Home >Opinion >Online Views >Do management gurus make good executives?

Tata Sons announced this morning—and the Economic Times, a newspaper with which the company and the group of which it is the holding company have fought a running battle, scooped the story in the morning’s paper—that it was hiring Nirmalya Kumar, the well-known professor of marketing at London Business School and one of the world’s foremost management gurus.

Kumar, a statement from the company said, would be part of chairman Cyrus Mistry’s A-team, joining the likes of Mukund G. Rajan, the head of branding, communication, CSR, and ethics, former BSE CEO Madhu Kannan, who has rapidly emerged a sort of ADC to Mistry, and N.S. Rajan, the EY partner who was named head of group HR recently.

The larger issue is Kumar’s appointment.

Few management gurus have been willing to jump into “line" roles that require them to actually run something.

And few companies have been willing to hire a consultant in an executive role (although most are willing to shell out more money to seek their counsel).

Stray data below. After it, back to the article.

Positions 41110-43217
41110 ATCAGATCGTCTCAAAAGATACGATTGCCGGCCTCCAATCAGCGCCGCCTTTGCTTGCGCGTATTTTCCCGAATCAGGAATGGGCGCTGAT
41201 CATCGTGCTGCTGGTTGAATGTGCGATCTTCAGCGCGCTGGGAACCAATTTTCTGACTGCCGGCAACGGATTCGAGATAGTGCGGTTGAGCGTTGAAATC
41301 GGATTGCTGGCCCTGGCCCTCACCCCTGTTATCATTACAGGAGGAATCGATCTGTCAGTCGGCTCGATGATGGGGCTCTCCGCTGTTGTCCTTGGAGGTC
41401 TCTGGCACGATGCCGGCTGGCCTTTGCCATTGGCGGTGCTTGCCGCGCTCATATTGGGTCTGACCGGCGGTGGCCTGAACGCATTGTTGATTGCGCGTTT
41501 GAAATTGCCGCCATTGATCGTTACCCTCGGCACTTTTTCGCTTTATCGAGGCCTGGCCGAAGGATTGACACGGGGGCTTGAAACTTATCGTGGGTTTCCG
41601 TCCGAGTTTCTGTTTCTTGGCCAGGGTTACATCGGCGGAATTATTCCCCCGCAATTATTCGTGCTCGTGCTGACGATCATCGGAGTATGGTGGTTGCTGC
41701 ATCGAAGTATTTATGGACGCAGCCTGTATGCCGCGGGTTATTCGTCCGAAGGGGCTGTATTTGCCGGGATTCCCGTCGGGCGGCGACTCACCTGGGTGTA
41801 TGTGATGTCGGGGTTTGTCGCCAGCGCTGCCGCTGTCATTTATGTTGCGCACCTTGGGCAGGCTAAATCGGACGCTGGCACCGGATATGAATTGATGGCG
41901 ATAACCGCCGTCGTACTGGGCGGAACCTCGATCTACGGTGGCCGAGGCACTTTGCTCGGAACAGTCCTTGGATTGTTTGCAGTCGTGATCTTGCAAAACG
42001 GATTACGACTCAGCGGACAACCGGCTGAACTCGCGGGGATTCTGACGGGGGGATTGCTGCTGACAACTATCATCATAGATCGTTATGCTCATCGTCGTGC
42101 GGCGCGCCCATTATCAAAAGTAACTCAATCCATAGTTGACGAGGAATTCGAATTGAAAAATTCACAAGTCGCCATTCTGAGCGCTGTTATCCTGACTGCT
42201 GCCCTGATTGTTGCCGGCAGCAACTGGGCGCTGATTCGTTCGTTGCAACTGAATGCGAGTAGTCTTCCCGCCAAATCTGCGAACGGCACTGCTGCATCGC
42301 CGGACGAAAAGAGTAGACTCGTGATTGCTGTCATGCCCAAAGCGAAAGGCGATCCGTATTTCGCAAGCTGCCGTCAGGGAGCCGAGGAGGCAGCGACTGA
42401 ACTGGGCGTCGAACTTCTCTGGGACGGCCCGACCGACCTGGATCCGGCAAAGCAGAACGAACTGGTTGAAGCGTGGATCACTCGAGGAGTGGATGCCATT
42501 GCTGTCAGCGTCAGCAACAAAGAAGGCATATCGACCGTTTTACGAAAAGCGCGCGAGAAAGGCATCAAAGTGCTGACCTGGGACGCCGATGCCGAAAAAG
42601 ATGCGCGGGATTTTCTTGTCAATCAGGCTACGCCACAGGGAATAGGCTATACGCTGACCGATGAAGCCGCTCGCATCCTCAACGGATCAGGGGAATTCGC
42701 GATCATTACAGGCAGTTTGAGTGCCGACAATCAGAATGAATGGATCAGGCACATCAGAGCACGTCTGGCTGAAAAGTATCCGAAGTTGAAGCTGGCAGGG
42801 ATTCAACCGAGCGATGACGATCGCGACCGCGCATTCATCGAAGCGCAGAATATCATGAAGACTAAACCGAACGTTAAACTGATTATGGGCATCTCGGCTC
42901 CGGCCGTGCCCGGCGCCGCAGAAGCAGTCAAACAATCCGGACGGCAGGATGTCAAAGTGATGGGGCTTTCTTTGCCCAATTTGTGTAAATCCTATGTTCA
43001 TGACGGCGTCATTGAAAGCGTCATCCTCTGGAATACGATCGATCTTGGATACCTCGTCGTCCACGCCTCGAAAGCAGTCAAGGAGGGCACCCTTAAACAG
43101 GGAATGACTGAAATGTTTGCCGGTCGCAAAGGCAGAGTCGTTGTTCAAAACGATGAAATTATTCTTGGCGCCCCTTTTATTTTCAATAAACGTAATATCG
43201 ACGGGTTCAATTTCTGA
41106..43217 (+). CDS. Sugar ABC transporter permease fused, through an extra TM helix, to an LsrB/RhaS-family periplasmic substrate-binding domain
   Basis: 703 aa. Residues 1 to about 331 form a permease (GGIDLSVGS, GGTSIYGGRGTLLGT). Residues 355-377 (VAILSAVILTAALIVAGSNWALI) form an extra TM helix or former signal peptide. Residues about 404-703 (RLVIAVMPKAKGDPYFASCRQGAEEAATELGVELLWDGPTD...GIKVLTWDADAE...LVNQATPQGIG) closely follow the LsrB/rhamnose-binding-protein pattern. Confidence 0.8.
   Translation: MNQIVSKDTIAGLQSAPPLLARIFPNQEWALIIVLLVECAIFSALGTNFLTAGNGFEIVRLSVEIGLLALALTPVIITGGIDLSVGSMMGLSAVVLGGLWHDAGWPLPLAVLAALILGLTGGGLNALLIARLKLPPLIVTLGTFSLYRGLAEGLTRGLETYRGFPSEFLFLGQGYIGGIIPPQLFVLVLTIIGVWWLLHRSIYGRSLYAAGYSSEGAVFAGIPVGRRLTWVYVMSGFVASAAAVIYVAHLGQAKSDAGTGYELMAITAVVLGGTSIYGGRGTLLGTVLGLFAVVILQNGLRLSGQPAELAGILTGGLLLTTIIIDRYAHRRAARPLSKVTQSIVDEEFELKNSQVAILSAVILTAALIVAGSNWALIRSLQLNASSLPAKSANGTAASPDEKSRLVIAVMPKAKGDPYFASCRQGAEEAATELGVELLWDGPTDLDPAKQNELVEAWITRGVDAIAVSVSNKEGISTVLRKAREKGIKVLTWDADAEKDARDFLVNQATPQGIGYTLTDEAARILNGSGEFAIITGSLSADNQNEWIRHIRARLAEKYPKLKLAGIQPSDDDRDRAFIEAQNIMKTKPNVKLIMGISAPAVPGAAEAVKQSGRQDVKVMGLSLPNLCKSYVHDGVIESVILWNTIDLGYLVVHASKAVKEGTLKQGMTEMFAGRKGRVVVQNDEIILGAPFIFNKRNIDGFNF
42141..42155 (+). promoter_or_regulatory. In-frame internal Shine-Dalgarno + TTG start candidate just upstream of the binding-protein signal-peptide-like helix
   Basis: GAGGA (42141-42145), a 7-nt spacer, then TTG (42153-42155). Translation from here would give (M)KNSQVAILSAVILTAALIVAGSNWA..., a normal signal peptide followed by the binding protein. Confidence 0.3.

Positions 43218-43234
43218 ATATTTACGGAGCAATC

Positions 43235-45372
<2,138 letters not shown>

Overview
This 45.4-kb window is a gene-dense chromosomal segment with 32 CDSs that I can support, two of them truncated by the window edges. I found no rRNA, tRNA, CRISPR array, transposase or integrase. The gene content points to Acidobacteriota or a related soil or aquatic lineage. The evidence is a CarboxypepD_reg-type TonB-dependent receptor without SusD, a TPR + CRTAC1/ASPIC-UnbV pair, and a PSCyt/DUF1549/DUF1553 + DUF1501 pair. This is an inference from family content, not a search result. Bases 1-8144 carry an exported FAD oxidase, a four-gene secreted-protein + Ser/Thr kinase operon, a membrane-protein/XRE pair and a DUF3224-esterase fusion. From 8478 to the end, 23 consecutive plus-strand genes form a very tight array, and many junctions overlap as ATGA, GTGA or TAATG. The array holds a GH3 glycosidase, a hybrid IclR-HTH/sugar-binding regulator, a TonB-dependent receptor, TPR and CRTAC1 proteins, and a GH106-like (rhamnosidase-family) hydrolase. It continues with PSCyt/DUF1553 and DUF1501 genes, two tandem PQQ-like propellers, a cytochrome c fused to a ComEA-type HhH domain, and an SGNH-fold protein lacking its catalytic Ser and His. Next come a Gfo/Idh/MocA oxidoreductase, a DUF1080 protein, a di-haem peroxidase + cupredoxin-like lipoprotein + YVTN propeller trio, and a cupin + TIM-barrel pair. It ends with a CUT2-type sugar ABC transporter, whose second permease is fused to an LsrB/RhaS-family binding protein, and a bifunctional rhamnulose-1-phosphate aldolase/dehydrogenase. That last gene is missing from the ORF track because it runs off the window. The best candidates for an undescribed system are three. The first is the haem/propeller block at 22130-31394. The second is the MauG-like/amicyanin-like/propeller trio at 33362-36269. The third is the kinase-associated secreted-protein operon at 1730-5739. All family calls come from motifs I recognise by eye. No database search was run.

There’s nothing to suggest Kumar won’t do well. Then again, a day job does limit an executive’s horizon and isn’t exactly conducive to lateral thinking.

The late great C.K. Prahalad’s first job (before he went off to do bigger and better things) was as a sort of executive assistant to CEO M.K. Raju (a man credited with having pioneered management consulting in India) at India Pistons Ltd. He also doubled up as a training manager and, in the 1960s, India Pistons was among the first companies in the country to launch a management trainee programme, and also train managers using management games. People who worked at India Pistons at the time remember Prahalad as doing a great job.

The case of Kumar and Tata is a little different. The marketing guru has spent his career in academics and it will be interesting to see how he does in his new role.

Who knows, if it works for him and Tata, it may well set off a healthy trend.

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